25 Years Jail-time for Protecting the Planet?

February 18, 2018

The Nation

25 Years Jail-time for Protecting the Planet?

by Frida Berrigan

The Kings Bay 7 were trying to put an end to the threat of nuclear war. Now they face a quarter-century behind bars.

25 years in prison.

That is the possible fate of seven Catholic anti-nuclear activists awaiting trial for their action on April 4, 2018 at the Kings Bay Naval Submarine Base in St. Mary’s, Georgia—the largest base of its kind in the world.

The Kings Bay 7 chose to act on the 50th anniversary of the assassination of the Rev. Dr. Martin Luther King, Jr., in order to lift up King’s analysis of the “triple evils of militarism, racism and materialism.” There are six Trident submarines based at Kings Bay, Each submarine can carry 24 submarine-launched ballistic missiles (SLBMs) designated Trident D5. Each of those missiles can carry up to eight 100 kiloton nuclear warheads (about 30 times the explosive force of the Hiroshima bomb). Plowshares activist Patrick O’Neill, one of the co-defendants, called Trident “the most insidious and evil weapon of mass destruction ever constructed.”

Carrying hammers and baby bottles filled with their own blood, the seven attempted to convert weapons of mass destruction using the ancient metaphors of “swords into plowshares” and “spears into pruning hooks” from Hebrew Scriptures. With their action, they hoped to call attention to the ways in which nuclear weapons kill every day, by their mere existence and maintenance. They are charged with three federal felonies and one misdemeanor for their actions.

It bears repeating, they could face 25 years in prison if convicted on all counts.

On Sunday, nearly 200 people came to Fordham University’s Lincoln Center campus to hear from the four of the Kings Bay 7 who are out on bond. Clare Grady, Martha Hennessey, Patrick O’Neill and Carmen Trotta were all able to participate in the event. Father Steve Kelly, Mark Colville and Elizabeth McAlister(my mother) remain jailed in Brunswick, Georgia.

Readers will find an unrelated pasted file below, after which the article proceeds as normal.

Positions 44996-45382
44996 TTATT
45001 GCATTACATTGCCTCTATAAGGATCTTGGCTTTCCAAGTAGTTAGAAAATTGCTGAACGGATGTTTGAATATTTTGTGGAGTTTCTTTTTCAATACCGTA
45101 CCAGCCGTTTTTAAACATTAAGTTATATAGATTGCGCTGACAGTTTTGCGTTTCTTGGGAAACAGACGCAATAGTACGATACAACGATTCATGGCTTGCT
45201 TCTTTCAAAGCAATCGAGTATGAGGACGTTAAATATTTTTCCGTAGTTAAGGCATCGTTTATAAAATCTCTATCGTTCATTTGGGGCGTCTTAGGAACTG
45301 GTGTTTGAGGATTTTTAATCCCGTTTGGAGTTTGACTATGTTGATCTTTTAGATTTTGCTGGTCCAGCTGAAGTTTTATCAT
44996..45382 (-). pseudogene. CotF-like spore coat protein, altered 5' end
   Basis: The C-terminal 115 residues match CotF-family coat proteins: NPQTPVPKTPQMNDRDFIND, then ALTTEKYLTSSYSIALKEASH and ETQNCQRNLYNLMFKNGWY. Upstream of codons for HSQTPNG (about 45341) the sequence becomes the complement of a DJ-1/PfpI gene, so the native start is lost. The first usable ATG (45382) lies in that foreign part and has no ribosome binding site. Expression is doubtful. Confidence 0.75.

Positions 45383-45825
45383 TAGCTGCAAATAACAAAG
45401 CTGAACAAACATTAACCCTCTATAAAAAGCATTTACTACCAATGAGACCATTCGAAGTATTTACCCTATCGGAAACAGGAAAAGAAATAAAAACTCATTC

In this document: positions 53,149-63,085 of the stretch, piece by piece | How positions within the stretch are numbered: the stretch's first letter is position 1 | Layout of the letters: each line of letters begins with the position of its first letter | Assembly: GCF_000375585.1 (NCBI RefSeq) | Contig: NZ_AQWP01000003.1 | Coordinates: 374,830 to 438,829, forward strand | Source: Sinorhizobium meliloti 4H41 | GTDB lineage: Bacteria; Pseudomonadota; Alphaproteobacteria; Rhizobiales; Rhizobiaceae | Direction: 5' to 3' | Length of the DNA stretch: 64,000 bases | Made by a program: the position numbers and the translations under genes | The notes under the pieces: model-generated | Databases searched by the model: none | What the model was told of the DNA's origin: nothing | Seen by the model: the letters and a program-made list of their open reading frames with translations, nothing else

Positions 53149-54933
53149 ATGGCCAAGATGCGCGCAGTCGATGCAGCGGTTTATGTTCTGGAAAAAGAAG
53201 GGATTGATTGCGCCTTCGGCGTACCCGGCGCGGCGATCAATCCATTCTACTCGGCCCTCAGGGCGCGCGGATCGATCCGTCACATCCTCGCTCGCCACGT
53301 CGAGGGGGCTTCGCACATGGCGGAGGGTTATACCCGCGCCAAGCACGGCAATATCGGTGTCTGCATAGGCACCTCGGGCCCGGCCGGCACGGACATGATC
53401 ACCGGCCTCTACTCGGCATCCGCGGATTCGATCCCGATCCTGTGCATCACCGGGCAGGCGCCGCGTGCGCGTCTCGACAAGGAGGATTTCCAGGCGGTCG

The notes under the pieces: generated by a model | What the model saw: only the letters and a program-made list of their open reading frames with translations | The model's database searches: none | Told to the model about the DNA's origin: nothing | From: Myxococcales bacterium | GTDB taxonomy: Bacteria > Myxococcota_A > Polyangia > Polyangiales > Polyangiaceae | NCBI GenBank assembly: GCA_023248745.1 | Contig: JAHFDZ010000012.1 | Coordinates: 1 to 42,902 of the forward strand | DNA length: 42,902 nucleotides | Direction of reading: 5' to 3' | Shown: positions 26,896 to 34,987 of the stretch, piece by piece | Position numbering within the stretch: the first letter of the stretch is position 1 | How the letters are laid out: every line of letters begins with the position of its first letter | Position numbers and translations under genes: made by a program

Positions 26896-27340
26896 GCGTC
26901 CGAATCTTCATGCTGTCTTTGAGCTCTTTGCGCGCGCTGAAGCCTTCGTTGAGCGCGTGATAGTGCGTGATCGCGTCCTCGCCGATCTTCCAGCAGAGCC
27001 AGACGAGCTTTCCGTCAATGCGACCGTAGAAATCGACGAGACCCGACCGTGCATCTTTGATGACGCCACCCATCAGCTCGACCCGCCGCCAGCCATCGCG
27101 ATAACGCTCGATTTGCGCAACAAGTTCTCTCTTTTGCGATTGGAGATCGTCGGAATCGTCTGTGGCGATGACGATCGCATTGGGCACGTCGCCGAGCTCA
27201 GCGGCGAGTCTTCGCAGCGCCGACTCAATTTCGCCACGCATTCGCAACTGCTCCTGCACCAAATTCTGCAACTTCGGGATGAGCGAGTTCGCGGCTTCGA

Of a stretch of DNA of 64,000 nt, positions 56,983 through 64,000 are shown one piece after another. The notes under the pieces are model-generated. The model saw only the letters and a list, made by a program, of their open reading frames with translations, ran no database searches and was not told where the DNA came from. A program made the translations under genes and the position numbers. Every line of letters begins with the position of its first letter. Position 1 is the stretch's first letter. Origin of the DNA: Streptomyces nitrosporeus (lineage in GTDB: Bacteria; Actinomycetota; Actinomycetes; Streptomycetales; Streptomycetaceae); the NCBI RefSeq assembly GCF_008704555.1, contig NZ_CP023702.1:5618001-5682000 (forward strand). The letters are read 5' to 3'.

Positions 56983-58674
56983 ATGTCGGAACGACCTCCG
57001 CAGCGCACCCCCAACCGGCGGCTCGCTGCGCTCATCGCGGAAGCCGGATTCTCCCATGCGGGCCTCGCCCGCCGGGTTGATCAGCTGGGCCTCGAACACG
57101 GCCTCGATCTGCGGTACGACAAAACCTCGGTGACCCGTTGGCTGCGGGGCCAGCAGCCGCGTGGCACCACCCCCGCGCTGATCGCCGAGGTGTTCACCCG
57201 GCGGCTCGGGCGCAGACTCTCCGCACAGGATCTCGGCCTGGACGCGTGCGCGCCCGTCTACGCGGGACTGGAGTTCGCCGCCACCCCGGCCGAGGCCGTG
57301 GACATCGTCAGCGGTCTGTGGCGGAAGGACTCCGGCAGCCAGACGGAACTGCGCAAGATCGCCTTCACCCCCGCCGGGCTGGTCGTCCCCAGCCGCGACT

The event began with a 15 minute excerpt of The Nuns, The Priests and the Bombs. The film focuses on two Plowshares actions—one at a naval base near Seattle in 2009 and another at the Y-12 nuclear facility in Tennessee in 2012—and the role of the Catholic conscience in spurring the activists to this radical form of action.

Helen Young, one of the filmmakers, was present at the event. She hopes that her film encourages the public to pay closer attention. “Sadly” nuclear weapons have “become the purview of security experts and activists, while the public has remained largely disengaged,” she said, “ or not engaged on a level commensurate with the existential threat we face. I believe we all owe a debt of gratitude to the activists featured in this film who have put their lives on the line in an effort to wake us all up and pull us back from the nuclear brink.”

The 2012 action at Y-12 drew widespread media attention and triggered Congressional hearings because it highlighted lapses in nuclear weapons complex security. As William D. Hartung, the director of the Arms and Security Project at the Center for International Policy noted on Sunday, “the mainstream media coverage and the reaction in Congress was more about how to protect the weapons from protesters than to protect us from the weapons. This rhetoric about safety and security of the weapons complex, and protecting ‘special materials’—a euphemism for ingredients for bombs that can end life as we know it—distracts from the real issue: these are weapons of mass slaughter that must be eliminated before they eliminate us.”

The Kings Bay Plowshares action has not garnered the same kind of front page, bold type treatment from the mainstream media and the event on Sunday was the first time the defendants have been able to appear together and speak publicly about their action,

Carmen Trotta, a long time member of the New York Catholic Worker, shared that he had never committed a felony before. “I could not NOT do it” because they “were all dear friends” and he felt compelled to act. The April 4, 2018 action was the most recent of more than 80 nonviolent disarmament Plowshares actions that have been carried out since 1980. Trotta said that with each action the message is the same: “nuclear weapons are necessarily evil.” That “message is not what the courts want to hear. But that is the message that we keep bringing.”

Read more: https://www.thenation.com/article/nuclear-activism-kings-bay-plowshares/

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